Panel reviewing efficacy of 349 FDCs may reinforce ban
Committee set to give its report to drug advisory body DTAB at a meeting on Wednesday
New Delhi: Pharmaceutical companies awaiting report on the safety of those fixed dose combinations (FDCs) that were earlier banned by the ministry of health and family welfare are unlikely to get a breather.
The expert panel probing the efficacy of 349 (344+5) banned FDCs is likely to reinforce the ban. According to the people with knowledge of the development, out of 349 drugs under scrutiny, only three are likely to get relief.
The panel will give its report to India’s top drug advisory body, the Drug Technical Advisory Board (DTAB), in a meeting slated to happen on 25 July, thereby settling the dust on the fate of “irrational” FDCs in India.
As per the same people quoted above, the panel after considering these drugs “irrational”, citing safety issues and lack of therapeutic justification, has recommended continuing the ban.
However, three drugs are likely to come out of the list as they are already banned and should not have been there in the list.
The panel will submit the report to DTAB , which will be then forwarded to the health ministry.
In its report submitted on 20 January 2015, the committee led by Chandrakant Kokate, vice-chancellor of KLE University, Karnataka, had deemed these FDCs irrational, saying they posed health risks and, hence, banned them, pushing some of the companies and the pharma groups to challenge the government’s notification banning FDCs in the court.
Last December, the apex court referred the matter to DTAB for a fresh review on whether these drugs should continue to be marketed. The Supreme Court suggested that DTAB decide whether the manufacture and sale of these drugs should be regulated, restricted or banned outright, and submit its report and recommendations to the government within six months.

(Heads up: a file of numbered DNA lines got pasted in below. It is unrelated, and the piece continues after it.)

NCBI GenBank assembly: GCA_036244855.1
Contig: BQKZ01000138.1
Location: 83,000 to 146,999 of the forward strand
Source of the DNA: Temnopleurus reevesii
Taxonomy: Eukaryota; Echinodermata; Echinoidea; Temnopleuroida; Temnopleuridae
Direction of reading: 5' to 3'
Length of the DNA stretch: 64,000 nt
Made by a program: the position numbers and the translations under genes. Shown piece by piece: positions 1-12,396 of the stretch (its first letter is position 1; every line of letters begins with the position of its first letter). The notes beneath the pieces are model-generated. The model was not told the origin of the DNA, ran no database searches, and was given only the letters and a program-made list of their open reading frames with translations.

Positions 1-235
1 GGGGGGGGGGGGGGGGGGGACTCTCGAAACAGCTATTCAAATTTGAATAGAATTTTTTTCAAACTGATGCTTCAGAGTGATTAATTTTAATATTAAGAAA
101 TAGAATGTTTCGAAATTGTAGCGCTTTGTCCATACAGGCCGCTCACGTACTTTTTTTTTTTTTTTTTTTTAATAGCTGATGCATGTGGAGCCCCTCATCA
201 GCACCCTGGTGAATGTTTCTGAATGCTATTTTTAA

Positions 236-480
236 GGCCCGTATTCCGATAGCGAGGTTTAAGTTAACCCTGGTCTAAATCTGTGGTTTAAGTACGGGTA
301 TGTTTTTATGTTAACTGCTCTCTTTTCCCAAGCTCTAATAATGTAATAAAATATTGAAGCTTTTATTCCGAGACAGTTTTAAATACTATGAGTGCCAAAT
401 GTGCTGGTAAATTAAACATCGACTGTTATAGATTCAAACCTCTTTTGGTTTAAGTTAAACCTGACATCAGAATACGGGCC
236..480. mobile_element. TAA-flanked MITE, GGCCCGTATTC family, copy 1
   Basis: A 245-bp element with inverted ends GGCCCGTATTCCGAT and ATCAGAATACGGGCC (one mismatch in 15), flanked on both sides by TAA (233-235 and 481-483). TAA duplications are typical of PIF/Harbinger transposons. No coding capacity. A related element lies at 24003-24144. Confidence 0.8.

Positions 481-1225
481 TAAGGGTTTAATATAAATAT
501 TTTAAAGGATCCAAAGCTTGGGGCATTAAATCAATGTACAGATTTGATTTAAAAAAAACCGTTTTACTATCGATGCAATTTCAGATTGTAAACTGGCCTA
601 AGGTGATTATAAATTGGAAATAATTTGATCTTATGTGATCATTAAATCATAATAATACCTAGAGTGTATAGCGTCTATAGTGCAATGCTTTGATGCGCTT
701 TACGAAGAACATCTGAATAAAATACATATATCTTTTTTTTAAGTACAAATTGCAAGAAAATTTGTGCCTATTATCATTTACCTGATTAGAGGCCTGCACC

An expert panel was then formed under the chairmanship of Nilima Kshirsagar, professor head clinical pharmacology, G.S. Medical College KEM hospital, Mumbai, to review the safety, efficacy and therapeutic justification of these drugs.
An FDC drug contains two or more active ingredients in a fixed dosage ratio.
The Union health ministry’s ban on FDCs included painkillers, anti-diabetic, respiratory and gastro-intestinal medicines.
The ban covered about 6,000 brands from major pharma companies, including Pfizer Ltd, Wockhardt Ltd, Alkem Laboratories Ltd, Cipla Ltd, Sanofi India Ltd and Sun Pharmaceutical Industries Ltd.
Some of the medicines on which the ban on sale was lifted by the high court included Pfizer’s Corex cough syrup, Glaxo’s Piriton expectorant and Crocin Cold, P&G’s Vicks Action 500 Extra, Reckitt’s D’Cold, Piramal’s Saridon, Glenmark’s Ascoril and Alex cough syrups, Abbott’s Phensedyl cough syrup, and Alembic’s Glycodin cough syrup. “We expect that the expert committee reinforces and stays with the ban,” said S. Srinivasan, co-convenor of the All India Drugs Action Network, a non-profit patient advocacy group.
After examination by DTAB or a sub-committee constituted by it and hearing all concerned stakeholders, the expert body was required to forward its report to the government for action within six months, a bench headed by justice Rohinton F. Nariman had held.
During the course of review, the committee had received representations from the All India Drugs Action Network, the Federation of Pharma Entrepreneurs, the Indian Drugs’ Manufacturers Association, the Indian Association of Dermatologists Venereologists and Leprologists and Abbott Healthcare Pvt. Ltd.
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